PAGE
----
While Miles Morales has a slew of super powers such as spider-like agility, a spider sense, and a venom sting, one of his greatest strengths come from his close friends and family. They support him through thick and thin, both in and out of costume. That’s an important distinguishing trait when compared to Peter Parker, who hides his identity as Spider-Man from his loved ones.
Miles Morales: Spider-Man #7 works on a few levels. Writer Saladin Ahmed gives us several alternate perspectives on the hero’s story while also setting up multiple plot threads that can spawn new storylines. All the while, we’re shown how supportive these people are in Miles’ life. They know he’s a hero, risking his life to keep them and everyone else in the city safe. That worries them and in the case of Miles’ uncle Aaron, could put them in direct opposition, but they understand that this is something the kid has to do. With great power comes great responsibility, right?
Instead of showing separate and unconnected scenes, Ahmed weaves Miles into each one. Miles starts with a visit to his uncle, picking up right where the previous issue left off, then does a bit of super hero work, meets up with his parents, and ends up in some new trouble. It’s a day in the life of Miles Morales, as well as the lives of this supporting cast.
Each segment is illustrated by a different artist, differentiating them from the other sequences. I’m not usually a fan of switching up artists in the middle of a comic, but this works very well in how the story is set up. There’s a definitive beginning and end to each scene and we can tell that based on the change of artwork.
All of the artists involved are solid and work to bring out the best in their given scene. Ron Ackins and inker Dexter Vines open the issue with a personal, yet confrontational conversation between Miles and Uncle Aaron. You can tell they have a deep connection. Ackins & Vines say so much with these looks they give each other. You immediately understand the history and how Miles can speak differently and more openly than he can with anyone else.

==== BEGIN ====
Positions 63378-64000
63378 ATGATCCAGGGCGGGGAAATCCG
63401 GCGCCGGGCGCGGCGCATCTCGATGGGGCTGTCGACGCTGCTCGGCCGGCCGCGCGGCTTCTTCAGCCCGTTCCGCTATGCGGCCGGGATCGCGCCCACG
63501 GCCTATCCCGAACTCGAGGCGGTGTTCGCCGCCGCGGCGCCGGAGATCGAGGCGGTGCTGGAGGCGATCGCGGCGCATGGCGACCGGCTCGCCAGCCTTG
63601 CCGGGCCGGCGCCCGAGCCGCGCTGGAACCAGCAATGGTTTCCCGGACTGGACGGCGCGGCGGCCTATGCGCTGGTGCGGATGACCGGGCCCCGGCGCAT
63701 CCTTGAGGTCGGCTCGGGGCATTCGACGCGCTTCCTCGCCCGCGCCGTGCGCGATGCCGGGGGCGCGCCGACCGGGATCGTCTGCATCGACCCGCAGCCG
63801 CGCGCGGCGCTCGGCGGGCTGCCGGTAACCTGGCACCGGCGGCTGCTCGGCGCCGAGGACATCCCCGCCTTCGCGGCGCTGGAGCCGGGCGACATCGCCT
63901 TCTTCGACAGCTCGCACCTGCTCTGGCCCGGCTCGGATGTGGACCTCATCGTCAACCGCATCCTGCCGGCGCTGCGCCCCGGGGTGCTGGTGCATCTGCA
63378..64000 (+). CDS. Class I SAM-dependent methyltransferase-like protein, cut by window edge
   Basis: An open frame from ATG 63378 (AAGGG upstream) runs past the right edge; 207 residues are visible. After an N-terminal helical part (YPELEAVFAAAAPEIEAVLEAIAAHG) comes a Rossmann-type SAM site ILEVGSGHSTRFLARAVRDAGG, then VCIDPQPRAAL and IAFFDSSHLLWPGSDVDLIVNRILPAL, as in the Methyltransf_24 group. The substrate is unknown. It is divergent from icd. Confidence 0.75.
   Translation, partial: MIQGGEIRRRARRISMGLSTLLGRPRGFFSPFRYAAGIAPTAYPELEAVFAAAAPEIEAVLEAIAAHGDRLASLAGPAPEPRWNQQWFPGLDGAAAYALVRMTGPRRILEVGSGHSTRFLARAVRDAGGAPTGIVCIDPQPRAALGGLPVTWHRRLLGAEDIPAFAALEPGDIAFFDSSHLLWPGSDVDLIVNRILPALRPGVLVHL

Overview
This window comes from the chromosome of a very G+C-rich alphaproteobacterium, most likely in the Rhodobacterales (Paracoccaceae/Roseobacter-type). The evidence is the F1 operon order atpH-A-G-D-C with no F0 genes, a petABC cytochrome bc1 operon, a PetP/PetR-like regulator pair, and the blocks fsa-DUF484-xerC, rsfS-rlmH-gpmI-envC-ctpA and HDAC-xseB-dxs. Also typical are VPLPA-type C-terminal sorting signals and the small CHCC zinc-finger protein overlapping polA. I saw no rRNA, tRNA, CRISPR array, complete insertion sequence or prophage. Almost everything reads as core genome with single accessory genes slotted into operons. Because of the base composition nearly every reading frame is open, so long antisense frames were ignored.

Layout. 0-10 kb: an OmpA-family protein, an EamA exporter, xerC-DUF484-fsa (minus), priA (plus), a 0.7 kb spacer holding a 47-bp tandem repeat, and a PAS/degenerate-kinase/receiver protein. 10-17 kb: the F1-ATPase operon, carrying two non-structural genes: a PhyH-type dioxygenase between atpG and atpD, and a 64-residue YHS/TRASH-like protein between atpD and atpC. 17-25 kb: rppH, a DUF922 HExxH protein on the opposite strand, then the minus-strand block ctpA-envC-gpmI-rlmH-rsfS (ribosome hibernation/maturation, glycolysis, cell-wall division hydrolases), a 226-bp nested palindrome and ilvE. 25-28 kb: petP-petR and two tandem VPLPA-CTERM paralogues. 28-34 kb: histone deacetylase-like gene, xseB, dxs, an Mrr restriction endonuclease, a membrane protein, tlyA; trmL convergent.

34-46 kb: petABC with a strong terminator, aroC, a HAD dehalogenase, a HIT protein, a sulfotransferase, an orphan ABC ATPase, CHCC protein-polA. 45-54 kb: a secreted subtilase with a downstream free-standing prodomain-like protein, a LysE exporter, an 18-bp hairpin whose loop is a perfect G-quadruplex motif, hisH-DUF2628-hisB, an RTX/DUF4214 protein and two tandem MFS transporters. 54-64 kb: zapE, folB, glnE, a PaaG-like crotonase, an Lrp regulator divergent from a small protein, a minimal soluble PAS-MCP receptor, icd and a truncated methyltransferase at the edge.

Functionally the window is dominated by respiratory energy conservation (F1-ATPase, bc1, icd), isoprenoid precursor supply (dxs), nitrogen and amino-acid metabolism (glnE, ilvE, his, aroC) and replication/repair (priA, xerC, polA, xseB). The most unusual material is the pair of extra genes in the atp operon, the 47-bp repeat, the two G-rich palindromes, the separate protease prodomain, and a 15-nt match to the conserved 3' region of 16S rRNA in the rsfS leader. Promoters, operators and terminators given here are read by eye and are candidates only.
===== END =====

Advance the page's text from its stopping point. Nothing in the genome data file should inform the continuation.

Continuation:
The artist line-up for Miles Morales: Spider-Man #7 starts with an impressive opener and maintains that same level of quality throughout. Alitha E. Martinez and Javier Garron handle the more action-heavy scenes, bringing out the bombastic energy that comes when Miles enters a fight. Meanwhile, Vanesa R. Del Rey draws a warm and loving scene with Miles and his parents.
All the while, colorists David Curiel and Erick Arciniega amplify each artists’ work while establishing the perfect tone. The sequence with Miles and his parents is a great example of this. It takes place in a restaurant with dim lights. There are no harsh fluorescent lights or the bright shine of the sun. Instead, it’s a warm, welcoming environment, which is a great fit for the scene and how it plays out.
Letterer Cory Petit keeps up with the changes in scenes and characters, distinguishing each one with its own style of narration. This helps to further separate them, showing just how robust Miles’ inner circle is.
Miles Morales: Spider-Man #7 is a study in world-building. We’ve already been introduced to Miles and his friends and family. Now they all work together to create many new plot threads that will take the series into the near future. Each one presents new challenges and interesting ways to shake up the hero’s status quo.